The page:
E-1 and E-2 visas can be substantially easier to obtain for those who qualify than other types of temporary and permanent work visas and are not subject to an annual numerical limit (“cap”).

Our team of Santa Clarita immigrations attorneys at Donahoe Young & Williams LLP have worked with traders and investors from various treaty countries to help them take advantage of this valuable program.

Artists, Models & Athletes

O-1 nonimmigrant visas are available for individuals who possess extraordinary ability in the sciences, arts, education, business, or athletics, or who have a demonstrated record of extraordinary achievement in the motion picture or television industry, and who have been recognized nationally or internationally for those achievements.

The O-1 visa is not subject to an annual limit on approvals (no “cap”). In most cases, the O-1 visa requires sponsorship by a U.S. company; however, it can also be used by artists and entertainers (people who are traditionally self-employed) if an agent serves as a sponsor.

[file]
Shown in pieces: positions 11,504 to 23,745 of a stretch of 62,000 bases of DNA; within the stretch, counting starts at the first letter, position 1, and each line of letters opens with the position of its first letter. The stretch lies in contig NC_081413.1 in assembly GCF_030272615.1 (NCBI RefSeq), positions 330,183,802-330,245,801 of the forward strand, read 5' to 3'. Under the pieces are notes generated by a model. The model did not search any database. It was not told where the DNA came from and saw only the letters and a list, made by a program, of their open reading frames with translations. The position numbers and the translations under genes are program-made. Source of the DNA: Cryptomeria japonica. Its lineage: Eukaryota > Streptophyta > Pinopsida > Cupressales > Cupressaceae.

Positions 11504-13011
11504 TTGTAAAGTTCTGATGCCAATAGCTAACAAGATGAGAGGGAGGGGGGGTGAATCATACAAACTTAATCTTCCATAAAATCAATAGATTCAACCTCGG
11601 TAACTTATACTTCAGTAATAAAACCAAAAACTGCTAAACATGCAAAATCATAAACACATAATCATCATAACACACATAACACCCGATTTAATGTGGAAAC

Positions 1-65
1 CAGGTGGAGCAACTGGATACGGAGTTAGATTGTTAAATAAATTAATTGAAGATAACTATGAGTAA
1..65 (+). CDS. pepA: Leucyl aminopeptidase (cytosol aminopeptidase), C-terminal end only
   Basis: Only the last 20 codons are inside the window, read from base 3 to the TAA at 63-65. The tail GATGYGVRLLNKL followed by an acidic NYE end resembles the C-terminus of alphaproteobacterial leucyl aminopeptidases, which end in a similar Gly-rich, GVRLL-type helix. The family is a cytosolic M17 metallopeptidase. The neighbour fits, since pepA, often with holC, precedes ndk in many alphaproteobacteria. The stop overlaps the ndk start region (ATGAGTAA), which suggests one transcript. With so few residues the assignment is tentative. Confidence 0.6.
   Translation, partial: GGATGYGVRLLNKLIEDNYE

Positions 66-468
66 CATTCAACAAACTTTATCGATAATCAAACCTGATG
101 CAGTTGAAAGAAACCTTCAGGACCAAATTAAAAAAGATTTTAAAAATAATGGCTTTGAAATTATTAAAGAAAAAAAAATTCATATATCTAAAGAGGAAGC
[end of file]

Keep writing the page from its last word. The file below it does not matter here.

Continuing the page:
The evidence required to support an O-1 visa application is voluminous in most cases and may include itineraries, curriculum vitae, statements from leagues, labor organizations or other international governing bodies, contracts, and other supporting documentation.

The O-1 visa may be granted for an initial 3 year period and can be extended indefinitely in 1 year increments, unless the applicant can prove that they have been engaged for a “new event” which would entitle them to an additional 3 years in O-1 status. There is no legal limit to the amount of time a foreign national can remain in the US in O-1 status, but foreign nationals should be very careful if seeking a green card while on an O-1 visa because the O-1 is strictly a non-immigrant visa.

Our team of Santa Clarita immigration lawyers can help you avoid these problems by complying with the limitations and requirements of the O-1 visa program and can help compile and present the significant amounts of evidence needed when applying for an O-1 visa.